- Florida's Citizens Property Insurance Evaluates Operations Budget as Policy Numbers Continue to Decrease; Changes Approved to Appraisal, Second Structure Policy Language
- October 8, 2015
- Law Firm: Colodny Fass P.A. - Sunrise Office
- Florida's Citizens Property Insurance Corporation ("Citizens") will continue to shrink as depopulation activities proceed in the months ahead, but the State-run insurer's top executive warned its Board of Governors ("Board") that water loss claims continue to hamper efforts to reduce rates for many policyholders.
In his overview, Citizens' President, CEO and Executive Director Barry Gilway reported that, since January 2015, 141,680 Citizens customers have found coverage in the private market, which has allowed Citizens to shrink to under 586,000 policies from a peak of nearly 1.5 million in 2012.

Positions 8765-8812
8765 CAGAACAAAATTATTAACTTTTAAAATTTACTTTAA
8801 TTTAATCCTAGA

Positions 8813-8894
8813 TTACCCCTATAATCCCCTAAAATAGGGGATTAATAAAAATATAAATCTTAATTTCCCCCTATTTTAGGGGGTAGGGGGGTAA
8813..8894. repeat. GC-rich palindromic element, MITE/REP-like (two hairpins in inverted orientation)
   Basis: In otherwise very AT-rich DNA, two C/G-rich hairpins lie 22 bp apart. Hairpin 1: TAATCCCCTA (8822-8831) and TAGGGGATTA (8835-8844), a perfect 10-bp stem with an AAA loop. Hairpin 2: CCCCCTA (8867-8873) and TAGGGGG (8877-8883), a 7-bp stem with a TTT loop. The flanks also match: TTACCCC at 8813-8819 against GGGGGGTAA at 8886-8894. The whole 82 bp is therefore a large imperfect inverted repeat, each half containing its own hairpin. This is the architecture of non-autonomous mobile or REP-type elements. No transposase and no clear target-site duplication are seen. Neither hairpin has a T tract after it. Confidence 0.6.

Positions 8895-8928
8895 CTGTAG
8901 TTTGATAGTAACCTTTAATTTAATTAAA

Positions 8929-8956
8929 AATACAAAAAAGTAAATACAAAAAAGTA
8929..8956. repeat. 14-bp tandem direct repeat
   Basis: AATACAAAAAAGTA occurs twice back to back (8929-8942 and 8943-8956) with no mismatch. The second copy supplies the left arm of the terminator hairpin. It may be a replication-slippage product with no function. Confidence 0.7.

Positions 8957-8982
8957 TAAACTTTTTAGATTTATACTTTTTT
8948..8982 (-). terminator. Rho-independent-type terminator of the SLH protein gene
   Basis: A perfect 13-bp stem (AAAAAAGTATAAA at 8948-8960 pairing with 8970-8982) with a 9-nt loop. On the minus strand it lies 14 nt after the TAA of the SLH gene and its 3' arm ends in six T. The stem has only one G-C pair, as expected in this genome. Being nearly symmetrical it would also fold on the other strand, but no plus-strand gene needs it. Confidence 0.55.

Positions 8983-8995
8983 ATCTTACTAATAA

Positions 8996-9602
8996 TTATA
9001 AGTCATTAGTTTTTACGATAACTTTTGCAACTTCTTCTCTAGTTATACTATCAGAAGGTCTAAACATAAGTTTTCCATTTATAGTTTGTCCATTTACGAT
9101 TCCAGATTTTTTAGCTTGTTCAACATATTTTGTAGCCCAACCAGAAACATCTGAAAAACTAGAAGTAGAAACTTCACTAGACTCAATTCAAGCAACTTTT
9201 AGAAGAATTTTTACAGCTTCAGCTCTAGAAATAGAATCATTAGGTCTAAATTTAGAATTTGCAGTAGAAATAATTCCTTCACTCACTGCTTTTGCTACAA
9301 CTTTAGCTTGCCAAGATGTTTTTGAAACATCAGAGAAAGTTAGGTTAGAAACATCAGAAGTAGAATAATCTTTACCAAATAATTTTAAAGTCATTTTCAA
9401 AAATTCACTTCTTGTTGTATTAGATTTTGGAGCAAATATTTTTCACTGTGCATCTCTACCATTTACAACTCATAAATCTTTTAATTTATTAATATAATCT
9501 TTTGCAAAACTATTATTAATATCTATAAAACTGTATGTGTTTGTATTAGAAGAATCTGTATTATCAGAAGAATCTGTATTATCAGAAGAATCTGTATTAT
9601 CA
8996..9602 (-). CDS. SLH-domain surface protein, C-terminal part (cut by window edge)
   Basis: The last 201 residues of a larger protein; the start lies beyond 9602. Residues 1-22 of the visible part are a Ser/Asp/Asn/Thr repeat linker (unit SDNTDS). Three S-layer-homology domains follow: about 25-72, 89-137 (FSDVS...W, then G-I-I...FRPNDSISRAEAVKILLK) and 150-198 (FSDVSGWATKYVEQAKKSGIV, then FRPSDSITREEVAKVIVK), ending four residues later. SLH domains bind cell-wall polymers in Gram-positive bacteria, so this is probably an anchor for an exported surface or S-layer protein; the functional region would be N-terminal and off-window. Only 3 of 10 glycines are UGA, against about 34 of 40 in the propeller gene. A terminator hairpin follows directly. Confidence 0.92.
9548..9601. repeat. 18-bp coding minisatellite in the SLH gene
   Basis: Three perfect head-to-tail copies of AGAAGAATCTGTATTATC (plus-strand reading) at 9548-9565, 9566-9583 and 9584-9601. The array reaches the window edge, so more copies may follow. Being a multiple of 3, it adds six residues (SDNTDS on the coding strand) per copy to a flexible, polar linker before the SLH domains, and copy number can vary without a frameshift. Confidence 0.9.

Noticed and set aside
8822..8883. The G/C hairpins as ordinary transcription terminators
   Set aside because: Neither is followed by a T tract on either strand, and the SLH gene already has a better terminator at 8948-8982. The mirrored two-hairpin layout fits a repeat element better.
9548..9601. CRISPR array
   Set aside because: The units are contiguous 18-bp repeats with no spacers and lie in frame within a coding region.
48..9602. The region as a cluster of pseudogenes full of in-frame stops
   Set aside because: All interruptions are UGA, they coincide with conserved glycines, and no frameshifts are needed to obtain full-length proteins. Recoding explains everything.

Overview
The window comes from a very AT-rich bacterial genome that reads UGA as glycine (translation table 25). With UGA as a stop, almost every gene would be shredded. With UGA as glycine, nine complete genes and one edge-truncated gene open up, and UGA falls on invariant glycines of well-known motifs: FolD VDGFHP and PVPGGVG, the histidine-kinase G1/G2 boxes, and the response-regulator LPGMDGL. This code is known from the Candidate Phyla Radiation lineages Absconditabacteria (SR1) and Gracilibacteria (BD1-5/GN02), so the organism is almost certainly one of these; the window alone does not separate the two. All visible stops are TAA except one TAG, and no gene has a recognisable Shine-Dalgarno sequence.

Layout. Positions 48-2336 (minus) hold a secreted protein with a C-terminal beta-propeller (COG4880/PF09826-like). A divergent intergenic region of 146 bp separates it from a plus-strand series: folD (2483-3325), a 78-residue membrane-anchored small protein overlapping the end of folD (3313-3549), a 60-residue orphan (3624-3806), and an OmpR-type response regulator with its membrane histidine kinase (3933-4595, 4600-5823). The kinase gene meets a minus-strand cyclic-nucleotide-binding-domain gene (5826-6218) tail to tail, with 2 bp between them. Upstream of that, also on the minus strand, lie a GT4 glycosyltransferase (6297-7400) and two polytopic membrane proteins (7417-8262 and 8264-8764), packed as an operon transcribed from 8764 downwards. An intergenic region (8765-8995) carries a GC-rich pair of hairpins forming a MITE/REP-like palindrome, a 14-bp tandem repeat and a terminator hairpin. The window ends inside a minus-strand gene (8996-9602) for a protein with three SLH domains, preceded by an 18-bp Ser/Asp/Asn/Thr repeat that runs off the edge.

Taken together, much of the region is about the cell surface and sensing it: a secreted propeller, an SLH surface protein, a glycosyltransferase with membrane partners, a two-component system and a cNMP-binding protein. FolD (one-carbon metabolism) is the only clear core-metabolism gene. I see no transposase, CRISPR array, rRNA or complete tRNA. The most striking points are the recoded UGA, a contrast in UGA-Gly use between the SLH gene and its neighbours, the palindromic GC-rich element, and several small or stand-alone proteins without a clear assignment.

Ironically, this rapid depopulation has presented a whole new set of challenges, since the resulting reduction in premium places an upward pressure on Citizens' operating margins, he explained.
With revenue down, but claims costs still high, Citizens continues to work on further improvement to its loss costs based upon the current litigation levels, which were described as "historic." To best develop its operating path forward for the 2016-2017 fiscal year, Citizens has forecasted the impact of continued depopulation on its financial position under specific scenarios. Administrative expenses are being evaluated to help balance the decline in premium with the ability to absorb a rapid and significant increase in premium and claims levels following an event or series of events on a change in reinsurance pricing.